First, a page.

Several weeks later my packet came back approved, and in early 2004 I was released from Active Duty, and assigned to a Army Reserve Unit in Fort Lewis, WA. Before this point, I had a clear understanding of what my life would be. I knew roughly where I would live, when I would be promoted, and what types of jobs I would have for the next twenty years. But now I didn’t have a job, was unsure if I could provide for my family, and had lost a piece of my identity.

Was it worth it? Well, the series of events which have happened since is a mixed bag. I worked in a job which nearly broke me, I deployed to Iraq during the surge and lost my roommate and several other friends, and many of my relationships continued to degrade. However, in that same time I was able to help many people while deployed overseas, I happened to be at the right place and time to launch a successful eight year music career, and I was home for the majority of the past ten years and able to watch my daughter grow up before my eyes.

What could have been? A wise NCO once told me that “You can What If a situation to death, but it doesn’t change what happened.” Truer words have never been spoken, but I still think about what I might have become. Would I have been able to do more good in the world? Would I have been able to help my family more? In the end, I have come to peace with the decisions I have made. There are many things I wish I had done better, but I think I did the right thing when I reached my crossroads.

532792_3517880940168_616924896_nIn the moment, it is hard to identify when you have truly reached a crossroads in your life. At the time it may seem like the most important decision of your life, but in time it may become simply a bump in the road, and not a change of direction. The best any of us can hope to do is take responsibility for each of our choices, understand the consequences, and hope that we have done whats best for ourself, our family, and all of those around us.


A person does not realize their own stagnation until change is thrust upon them. 


One year ago today I was living just south of Seattle. My days were filled with the tasks associated with developing and leading Soldiers. My nights were spent playing music and relaxing with friends. Weekends I spent either traveling to play shows, or at home rehearsing. In the summer I had the privilege of working as the Commander of Reserve Forces (USAR) during operations at Fort Lewis, WA.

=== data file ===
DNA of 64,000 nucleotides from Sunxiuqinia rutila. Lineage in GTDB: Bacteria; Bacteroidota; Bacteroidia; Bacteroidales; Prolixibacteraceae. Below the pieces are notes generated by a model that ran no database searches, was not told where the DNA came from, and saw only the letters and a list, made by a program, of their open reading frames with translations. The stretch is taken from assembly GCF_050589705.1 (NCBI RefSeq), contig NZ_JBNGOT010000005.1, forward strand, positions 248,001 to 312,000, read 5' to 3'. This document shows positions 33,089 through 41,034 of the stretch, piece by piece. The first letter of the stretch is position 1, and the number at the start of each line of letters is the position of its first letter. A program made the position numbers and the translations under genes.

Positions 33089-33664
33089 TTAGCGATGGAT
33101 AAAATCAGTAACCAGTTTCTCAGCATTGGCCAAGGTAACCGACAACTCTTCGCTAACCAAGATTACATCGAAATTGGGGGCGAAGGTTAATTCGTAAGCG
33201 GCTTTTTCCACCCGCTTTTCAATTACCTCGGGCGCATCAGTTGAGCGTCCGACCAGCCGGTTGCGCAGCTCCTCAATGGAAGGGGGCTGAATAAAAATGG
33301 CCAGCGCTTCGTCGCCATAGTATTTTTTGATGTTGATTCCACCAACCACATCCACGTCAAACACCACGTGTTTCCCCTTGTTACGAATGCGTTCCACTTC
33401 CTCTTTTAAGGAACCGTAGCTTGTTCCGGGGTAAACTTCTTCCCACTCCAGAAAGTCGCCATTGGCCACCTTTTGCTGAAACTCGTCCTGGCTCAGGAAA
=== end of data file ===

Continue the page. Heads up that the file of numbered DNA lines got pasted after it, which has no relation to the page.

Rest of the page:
Things were good. I understood where I was at in life and what my future held (or so I thought). But soon a cascade of events unfolded, some within my control, some not, that have brought me to where I am now. And where am I? I am sitting in Buffalo trying to figure out how Ilife has brought me here and where will it eventually lead me. Was there anything I could have done better, anything I could have changed? Would I have changed it if I had the chance?


Its a humbling experience, walking the same paths that you tread in your youth. Its been over 20 years, and so much has changed. Reflecting on this reality, I know that there are moments in each of our lives that guide us down certain paths. Once we cross these thresholds we can never no back.



For me, one such moment was when I chose to join the Army while taking classes at Erie Community College. Impulsive decisions seem to be my nature, and this was one of many that I have made over the years. Yesterday I visited the very place where I made that decision when I was 18 years old. I stood, silent, in the same small corner office where I spoke with my guidance councilor over two decades ago. Strangely, it still bore the same glass and metal facades worn with age. I could swear that even the chairs were the same. Just outside the office were the class rooms that I sat in, mulling over this decision while discussing trivialities with my friends. There names have faded over time, but I can still see their faces…


This one moment in time, set me along a irrevocable path. A path that has sent me throughout the United States, and to battlefields halfway around the world. Each experience defining me, shaping me, expanding what I thought was real. Was it the right choice?